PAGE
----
28 Use cooperative learning groups Maintain effective communication with student Maintain effective communication with parents Name some behavior techniques that can be used with Autistic students. Engage student in preferred activities (computers, movement activities etc.) rather than nonpreferred activities (such as reading, writing) while providing frequent social attention from the teacher. Teach needed skills through preferred activities and when non-preferred activities are necessary, have student select an activity from among 3 non-preferred activities. In addition to preferred activities, use communication cards or boards to help facilitate language and communication between the student and teacher. Frequent reinforcement of positive behavior is key to eliminating problem behavior. Have you had any experience teaching autistic students? If so, what techniques did you teach them? How did they respond? Rosemary Planz presents this entire session. Session # 18 Teaching Students with Other Diverse Learning Needs Effective Instruction for All Students After completing this topic, the student will be able to: Describe the characteristics of students with Attention Deficit Disorder (ADD) and Attention Deficit Hyperactivity Disorder (ADHD); Describe the characteristics of students from culturally and linguistically diverse backgrounds and list general classroom adaptations; Describe the characteristics of students at risk for school failure; Describe the adaptations and modifications to promote inclusion of students with other diverse

29 learning needs; Describe the characteristics and issues in identification, and general classroom adaptations for students with ADHD and ADD. NYS learning Standards Applied: English Language Arts Standard 1: Language for Information and Understanding Students will listen, speak, read, and write for information and understanding. As listeners and readers, students will collect data, facts, and ideas; discover relationships, concepts, and generalizations; and use knowledge generated from oral, written, and electronically produced texts. As speakers and writers, they will use oral and written language that follows the accepted conventions of the English language to acquire, interpret, apply, and transmit information. Standard 4: Language for Social Interaction Students will listen, speak, read, and write for social interaction. Students will use oral and written language that follows the accepted conventions of the English language for effective social communication with a wide variety of people. As readers and listeners, they will use the social communications of others to enrich their understanding of people and their views. The lecturer will explore and demonstrate some of the most effective teaching strategies for all students. (Example:) Maximize academic time-on- task Make effective teacher presentations Provide feedback and praise Design relevant practice activities Monitor practice activities Provide frequent reviews Use formative evaluation Streamline Transition Activities Reduce Inappropriate Verbalizations Minimize Inappropriate Social Behavior Use Strategies for Individual Cases Assign work compatible with student s abilities Try simple strategies (direct appeal & proximity) Provide simple rewards or consequences Notify parents or guardians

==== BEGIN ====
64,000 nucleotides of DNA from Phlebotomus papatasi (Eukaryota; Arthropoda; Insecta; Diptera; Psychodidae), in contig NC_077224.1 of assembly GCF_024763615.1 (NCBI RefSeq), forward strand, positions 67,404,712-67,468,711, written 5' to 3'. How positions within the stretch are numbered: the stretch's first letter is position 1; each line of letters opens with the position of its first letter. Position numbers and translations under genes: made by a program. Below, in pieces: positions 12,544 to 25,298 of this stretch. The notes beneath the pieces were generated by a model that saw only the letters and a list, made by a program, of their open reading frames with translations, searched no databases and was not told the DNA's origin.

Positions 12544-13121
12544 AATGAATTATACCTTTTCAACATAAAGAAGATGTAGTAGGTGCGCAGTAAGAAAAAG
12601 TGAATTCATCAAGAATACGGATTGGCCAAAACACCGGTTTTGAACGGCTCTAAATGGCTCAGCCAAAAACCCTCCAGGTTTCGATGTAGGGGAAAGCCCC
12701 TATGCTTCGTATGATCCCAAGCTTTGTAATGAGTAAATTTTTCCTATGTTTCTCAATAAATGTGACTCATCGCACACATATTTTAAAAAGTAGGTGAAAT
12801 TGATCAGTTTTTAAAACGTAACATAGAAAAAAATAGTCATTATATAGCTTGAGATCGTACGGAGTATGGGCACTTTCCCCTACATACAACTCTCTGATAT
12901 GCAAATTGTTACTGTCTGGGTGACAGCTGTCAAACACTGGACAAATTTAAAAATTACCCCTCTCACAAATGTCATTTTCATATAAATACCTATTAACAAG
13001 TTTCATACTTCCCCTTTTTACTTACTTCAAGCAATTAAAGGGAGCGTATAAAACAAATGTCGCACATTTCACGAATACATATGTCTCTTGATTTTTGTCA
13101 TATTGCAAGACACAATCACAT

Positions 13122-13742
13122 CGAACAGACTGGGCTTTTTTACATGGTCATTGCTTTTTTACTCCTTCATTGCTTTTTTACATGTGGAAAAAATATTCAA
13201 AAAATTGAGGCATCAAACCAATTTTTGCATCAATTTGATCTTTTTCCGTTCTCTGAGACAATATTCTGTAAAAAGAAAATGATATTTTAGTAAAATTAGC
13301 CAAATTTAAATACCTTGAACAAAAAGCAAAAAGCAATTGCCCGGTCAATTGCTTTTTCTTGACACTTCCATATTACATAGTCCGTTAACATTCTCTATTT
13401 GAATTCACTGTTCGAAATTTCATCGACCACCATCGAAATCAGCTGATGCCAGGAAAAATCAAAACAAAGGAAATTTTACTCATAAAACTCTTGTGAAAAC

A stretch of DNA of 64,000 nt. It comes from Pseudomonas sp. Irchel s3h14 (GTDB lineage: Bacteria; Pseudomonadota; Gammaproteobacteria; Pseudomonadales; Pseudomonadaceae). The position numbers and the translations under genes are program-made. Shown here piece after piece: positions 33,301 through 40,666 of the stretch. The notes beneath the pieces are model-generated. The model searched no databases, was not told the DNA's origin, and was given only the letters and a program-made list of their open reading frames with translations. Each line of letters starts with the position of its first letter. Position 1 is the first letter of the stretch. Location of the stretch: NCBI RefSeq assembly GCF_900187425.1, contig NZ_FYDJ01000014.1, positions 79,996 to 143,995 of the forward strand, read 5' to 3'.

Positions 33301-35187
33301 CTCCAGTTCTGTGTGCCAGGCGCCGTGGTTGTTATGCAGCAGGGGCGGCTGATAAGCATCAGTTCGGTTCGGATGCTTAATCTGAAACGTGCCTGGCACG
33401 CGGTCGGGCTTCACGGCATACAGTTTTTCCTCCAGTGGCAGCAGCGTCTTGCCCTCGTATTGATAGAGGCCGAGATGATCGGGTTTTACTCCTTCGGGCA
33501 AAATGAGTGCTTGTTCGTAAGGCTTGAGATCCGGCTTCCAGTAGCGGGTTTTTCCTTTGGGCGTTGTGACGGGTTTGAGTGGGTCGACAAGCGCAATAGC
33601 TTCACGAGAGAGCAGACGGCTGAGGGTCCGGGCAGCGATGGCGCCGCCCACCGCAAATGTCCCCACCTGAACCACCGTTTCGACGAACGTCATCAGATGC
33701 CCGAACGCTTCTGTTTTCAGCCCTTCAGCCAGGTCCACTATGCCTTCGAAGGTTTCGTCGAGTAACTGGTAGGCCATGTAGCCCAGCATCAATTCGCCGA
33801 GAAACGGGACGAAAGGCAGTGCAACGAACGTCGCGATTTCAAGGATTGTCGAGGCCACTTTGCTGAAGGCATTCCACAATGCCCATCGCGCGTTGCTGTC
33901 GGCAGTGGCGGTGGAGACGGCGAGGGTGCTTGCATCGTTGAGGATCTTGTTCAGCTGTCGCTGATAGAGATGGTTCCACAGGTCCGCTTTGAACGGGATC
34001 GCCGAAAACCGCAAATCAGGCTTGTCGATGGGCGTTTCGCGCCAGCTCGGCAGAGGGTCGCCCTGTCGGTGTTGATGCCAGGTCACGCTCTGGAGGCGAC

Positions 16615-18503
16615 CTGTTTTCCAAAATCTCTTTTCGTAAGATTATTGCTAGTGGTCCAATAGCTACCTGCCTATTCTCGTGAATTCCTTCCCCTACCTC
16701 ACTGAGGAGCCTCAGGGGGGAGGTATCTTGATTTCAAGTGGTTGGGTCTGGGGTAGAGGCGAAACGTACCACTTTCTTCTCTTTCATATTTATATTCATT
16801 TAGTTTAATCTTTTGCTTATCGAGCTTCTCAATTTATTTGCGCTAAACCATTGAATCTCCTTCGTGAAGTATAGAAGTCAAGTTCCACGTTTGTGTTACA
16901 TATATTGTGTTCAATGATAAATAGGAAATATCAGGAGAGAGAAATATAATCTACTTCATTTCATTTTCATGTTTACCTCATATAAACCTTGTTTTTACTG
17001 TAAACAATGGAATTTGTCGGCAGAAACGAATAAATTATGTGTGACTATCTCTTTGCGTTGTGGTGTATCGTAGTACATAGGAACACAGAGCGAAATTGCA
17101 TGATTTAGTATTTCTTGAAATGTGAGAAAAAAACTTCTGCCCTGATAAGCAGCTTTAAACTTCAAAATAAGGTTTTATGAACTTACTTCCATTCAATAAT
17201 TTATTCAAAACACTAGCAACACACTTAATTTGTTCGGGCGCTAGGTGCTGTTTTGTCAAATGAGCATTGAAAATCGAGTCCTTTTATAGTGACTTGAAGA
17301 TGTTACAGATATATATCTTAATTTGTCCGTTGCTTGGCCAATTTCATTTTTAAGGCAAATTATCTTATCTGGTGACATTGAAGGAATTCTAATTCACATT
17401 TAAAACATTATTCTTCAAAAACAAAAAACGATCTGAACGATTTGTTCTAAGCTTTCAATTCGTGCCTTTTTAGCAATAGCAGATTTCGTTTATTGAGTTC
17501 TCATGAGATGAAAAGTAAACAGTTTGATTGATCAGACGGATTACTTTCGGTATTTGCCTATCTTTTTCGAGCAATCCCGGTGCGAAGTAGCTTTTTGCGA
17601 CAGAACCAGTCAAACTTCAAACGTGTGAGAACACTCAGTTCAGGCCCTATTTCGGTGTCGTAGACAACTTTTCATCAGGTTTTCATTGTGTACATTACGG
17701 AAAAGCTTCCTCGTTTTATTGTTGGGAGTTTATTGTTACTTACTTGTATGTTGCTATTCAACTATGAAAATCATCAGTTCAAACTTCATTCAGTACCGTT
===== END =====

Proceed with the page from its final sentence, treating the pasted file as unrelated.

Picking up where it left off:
30 Participants will learn about classroom adaptations for students who are from diverse backgrounds. Choose a technique that you have not used and describe how you might incorporate it into your pedagogy. Open & Accepting classroom Complete a needs assessment Include multicultural curriculum Teach sensitivity & acceptance Pace of instruction Multilingual pocket translators Concrete examples Hands-on activities Use multiple modalities Adapt physical environment Adapt instructional materials Adapt evaluation procedures Maintain communication with family Rosemary Planz presents this entire session. Session # 19 Improving Classroom Behavior & Social Skills & Promoting Inclusion with Classroom Peers After completing this topic, the participant will be able to: Describe how to observe, record, and manage classroom behaviors; Identify effective classroom management strategies; Discuss less-intensive as well as more formal management systems;